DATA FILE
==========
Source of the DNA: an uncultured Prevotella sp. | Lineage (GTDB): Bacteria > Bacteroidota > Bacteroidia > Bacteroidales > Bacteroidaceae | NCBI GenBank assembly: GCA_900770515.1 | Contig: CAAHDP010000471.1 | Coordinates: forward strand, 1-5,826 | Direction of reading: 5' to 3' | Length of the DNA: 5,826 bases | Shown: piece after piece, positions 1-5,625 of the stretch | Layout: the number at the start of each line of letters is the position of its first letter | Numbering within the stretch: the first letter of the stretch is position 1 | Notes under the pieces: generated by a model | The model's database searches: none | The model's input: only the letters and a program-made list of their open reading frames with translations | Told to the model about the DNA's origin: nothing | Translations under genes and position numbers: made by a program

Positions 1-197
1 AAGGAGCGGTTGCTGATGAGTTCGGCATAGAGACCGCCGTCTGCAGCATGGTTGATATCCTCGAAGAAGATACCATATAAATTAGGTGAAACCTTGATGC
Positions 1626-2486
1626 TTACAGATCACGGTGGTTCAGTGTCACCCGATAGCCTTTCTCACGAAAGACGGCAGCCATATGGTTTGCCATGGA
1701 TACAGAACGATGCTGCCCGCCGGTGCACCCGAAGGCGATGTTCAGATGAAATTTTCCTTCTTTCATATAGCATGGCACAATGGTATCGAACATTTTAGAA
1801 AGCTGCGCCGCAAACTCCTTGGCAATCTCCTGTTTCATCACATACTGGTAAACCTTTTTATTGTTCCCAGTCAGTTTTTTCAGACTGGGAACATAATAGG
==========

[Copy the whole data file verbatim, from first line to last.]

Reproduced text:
Source of the DNA: an uncultured Prevotella sp. | Lineage (GTDB): Bacteria > Bacteroidota > Bacteroidia > Bacteroidales > Bacteroidaceae | NCBI GenBank assembly: GCA_900770515.1 | Contig: CAAHDP010000471.1 | Coordinates: forward strand, 1-5,826 | Direction of reading: 5' to 3' | Length of the DNA: 5,826 bases | Shown: piece after piece, positions 1-5,625 of the stretch | Layout: the number at the start of each line of letters is the position of its first letter | Numbering within the stretch: the first letter of the stretch is position 1 | Notes under the pieces: generated by a model | The model's database searches: none | The model's input: only the letters and a program-made list of their open reading frames with translations | Told to the model about the DNA's origin: nothing | Translations under genes and position numbers: made by a program

Positions 1-197
1 AAGGAGCGGTTGCTGATGAGTTCGGCATAGAGACCGCCGTCTGCAGCATGGTTGATATCCTCGAAGAAGATACCATATAAATTAGGTGAAACCTTGATGC
Positions 1626-2486
1626 TTACAGATCACGGTGGTTCAGTGTCACCCGATAGCCTTTCTCACGAAAGACGGCAGCCATATGGTTTGCCATGGA
1701 TACAGAACGATGCTGCCCGCCGGTGCACCCGAAGGCGATGTTCAGATGAAATTTTCCTTCTTTCATATAGCATGGCACAATGGTATCGAACATTTTAGAA
1801 AGCTGCGCCGCAAACTCCTTGGCAATCTCCTGTTTCATCACATACTGGTAAACCTTTTTATTGTTCCCAGTCAGTTTTTTCAGACTGGGAACATAATAGG